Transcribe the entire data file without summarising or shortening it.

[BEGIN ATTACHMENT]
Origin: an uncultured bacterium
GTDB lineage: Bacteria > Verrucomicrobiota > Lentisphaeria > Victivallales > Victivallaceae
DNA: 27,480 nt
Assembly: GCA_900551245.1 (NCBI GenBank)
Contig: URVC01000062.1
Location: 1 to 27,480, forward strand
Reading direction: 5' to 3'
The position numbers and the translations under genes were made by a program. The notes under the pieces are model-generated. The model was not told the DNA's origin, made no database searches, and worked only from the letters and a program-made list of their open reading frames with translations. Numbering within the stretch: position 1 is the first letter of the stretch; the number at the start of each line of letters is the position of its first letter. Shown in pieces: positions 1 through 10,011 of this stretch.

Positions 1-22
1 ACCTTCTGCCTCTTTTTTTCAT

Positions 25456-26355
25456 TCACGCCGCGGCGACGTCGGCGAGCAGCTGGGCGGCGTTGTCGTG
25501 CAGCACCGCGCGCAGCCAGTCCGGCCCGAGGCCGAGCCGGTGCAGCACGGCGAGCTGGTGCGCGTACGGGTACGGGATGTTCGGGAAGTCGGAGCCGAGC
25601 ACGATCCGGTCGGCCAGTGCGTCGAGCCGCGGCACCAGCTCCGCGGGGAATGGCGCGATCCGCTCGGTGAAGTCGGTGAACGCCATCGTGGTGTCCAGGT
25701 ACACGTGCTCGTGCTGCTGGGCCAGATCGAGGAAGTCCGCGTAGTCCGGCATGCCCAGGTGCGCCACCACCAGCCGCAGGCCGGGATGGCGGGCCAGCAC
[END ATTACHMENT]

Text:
Origin: an uncultured bacterium
GTDB lineage: Bacteria > Verrucomicrobiota > Lentisphaeria > Victivallales > Victivallaceae
DNA: 27,480 nt
Assembly: GCA_900551245.1 (NCBI GenBank)
Contig: URVC01000062.1
Location: 1 to 27,480, forward strand
Reading direction: 5' to 3'
The position numbers and the translations under genes were made by a program. The notes under the pieces are model-generated. The model was not told the DNA's origin, made no database searches, and worked only from the letters and a program-made list of their open reading frames with translations. Numbering within the stretch: position 1 is the first letter of the stretch; the number at the start of each line of letters is the position of its first letter. Shown in pieces: positions 1 through 10,011 of this stretch.

Positions 1-22
1 ACCTTCTGCCTCTTTTTTTCAT

Positions 25456-26355
25456 TCACGCCGCGGCGACGTCGGCGAGCAGCTGGGCGGCGTTGTCGTG
25501 CAGCACCGCGCGCAGCCAGTCCGGCCCGAGGCCGAGCCGGTGCAGCACGGCGAGCTGGTGCGCGTACGGGTACGGGATGTTCGGGAAGTCGGAGCCGAGC
25601 ACGATCCGGTCGGCCAGTGCGTCGAGCCGCGGCACCAGCTCCGCGGGGAATGGCGCGATCCGCTCGGTGAAGTCGGTGAACGCCATCGTGGTGTCCAGGT
25701 ACACGTGCTCGTGCTGCTGGGCCAGATCGAGGAAGTCCGCGTAGTCCGGCATGCCCAGGTGCGCCACCACCAGCCGCAGGCCGGGATGGCGGGCCAGCAC